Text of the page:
In Alabama’s aerospace industry, big ideas blast off and hurl into the heavens as powerful rockets on voyages of discovery, carrying the DNA of the mighty Saturn V. There are visions of next-generation lunar rovers, new launch systems being born and novel technologies emerging.
This is just part of the story. Alabama’s growing aerospace sector is involved in just about every segment of the industry, from aircraft assembly, rocket propulsion, precision component manufacturing, missile defense and advanced aerospace research and development.
“Alabama has a long history of developing highly innovative and complex solutions to conquer skies and space, and we continue to help chart the course for the global industry today,” said Greg Canfield, Secretary of the Alabama Department of Commerce. “Our engineers, technicians and skilled workers have proven capabilities, and that is why aerospace companies from around the world keep turning to Alabama to tackle the industry’s biggest challenges.”
In fact, many of the biggest names in the aerospace/defense sector have major operations in Alabama. These companies include Boeing, which has had a large presence in Huntsville for over six decades; Lockheed Martin, which works on hypersonic technologies in North Alabama and produces Javelin missiles in Troy; and Raytheon, which operates a futuristic missile factory in Huntsville.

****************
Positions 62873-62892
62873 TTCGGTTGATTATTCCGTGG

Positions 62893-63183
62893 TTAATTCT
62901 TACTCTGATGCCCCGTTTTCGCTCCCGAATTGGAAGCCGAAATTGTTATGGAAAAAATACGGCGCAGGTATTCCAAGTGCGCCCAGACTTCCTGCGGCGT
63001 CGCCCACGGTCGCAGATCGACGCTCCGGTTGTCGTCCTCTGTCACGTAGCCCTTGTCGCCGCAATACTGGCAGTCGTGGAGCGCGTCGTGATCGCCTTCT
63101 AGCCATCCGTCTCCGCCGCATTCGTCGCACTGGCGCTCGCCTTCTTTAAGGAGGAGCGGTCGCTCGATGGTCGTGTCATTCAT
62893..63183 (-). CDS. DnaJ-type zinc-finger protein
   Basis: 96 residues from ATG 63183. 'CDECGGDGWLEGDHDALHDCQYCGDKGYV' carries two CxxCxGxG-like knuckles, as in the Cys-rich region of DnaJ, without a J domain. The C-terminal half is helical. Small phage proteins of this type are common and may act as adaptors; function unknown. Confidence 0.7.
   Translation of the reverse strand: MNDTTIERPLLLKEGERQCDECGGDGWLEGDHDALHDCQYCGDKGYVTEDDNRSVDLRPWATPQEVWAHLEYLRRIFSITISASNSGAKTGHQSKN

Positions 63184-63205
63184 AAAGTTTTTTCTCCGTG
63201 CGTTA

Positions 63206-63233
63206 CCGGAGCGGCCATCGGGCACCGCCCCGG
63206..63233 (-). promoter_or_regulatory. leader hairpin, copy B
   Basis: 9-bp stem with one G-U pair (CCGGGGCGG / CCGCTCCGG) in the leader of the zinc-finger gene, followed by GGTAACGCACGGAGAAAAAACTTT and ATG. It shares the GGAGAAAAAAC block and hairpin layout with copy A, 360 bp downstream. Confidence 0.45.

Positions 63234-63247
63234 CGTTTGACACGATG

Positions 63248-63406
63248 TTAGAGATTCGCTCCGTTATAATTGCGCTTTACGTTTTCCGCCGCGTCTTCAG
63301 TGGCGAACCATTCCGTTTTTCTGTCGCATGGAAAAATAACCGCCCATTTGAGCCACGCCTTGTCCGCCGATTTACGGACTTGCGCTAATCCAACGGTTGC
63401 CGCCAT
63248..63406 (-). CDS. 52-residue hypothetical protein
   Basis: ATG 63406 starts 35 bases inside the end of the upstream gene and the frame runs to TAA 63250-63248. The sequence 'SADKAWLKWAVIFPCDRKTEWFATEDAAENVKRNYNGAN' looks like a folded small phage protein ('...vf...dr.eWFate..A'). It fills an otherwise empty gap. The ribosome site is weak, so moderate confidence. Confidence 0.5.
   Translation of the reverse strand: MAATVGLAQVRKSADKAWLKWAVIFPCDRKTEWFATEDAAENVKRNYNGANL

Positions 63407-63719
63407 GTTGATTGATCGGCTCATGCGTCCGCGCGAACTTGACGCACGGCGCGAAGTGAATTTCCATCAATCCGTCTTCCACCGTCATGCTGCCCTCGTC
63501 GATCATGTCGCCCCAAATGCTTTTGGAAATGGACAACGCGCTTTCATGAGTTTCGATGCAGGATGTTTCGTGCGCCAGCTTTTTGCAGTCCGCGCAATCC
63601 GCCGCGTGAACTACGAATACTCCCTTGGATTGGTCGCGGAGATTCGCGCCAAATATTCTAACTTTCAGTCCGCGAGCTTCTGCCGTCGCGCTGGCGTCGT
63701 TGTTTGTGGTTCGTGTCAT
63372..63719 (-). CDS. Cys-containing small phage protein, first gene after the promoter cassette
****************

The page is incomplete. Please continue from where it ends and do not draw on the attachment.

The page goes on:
The sector is expanding at a rapid clip. Since 2016, Alabama has attracted nearly $3.6 billion in aerospace industry investment, generating over 8,000 job commitments, according to data from the Alabama Department of Commerce. In 2022 alone, almost $1.2 billion in new aerospace investment was announced, along with over 1,500 jobs for Alabama. Airbus, Blue Origin and the United Launch Alliance (ULA) are among the companies that kicked off growth projects in the state last year.
With lots of activity on the horizon, it is an ideal time to explore some of the dynamic developments that are energizing the future of Alabama’s multi-dimensional aerospace industry. Following is a brief look at a few of those developments.
Countdown to Vulcan
On January 13, 2023, the first Vulcan Centaur rocket left ULA’s factory in Decatur for Cape Canaveral Space Force Station, where it has been undergoing testing for its first flight, scheduled for later this year.
Vulcan Centaur is ULA’s next-generation rocket, combining new technology with the best of its workhorse Atlas V and Delta IV heavy rockets. To build the rocket, ULA invested heavily in its Alabama factory, with new automated tooling solutions, welding equipment upgrades, robotic assembly lines for fabrication, and other upgrades for maximum efficiency.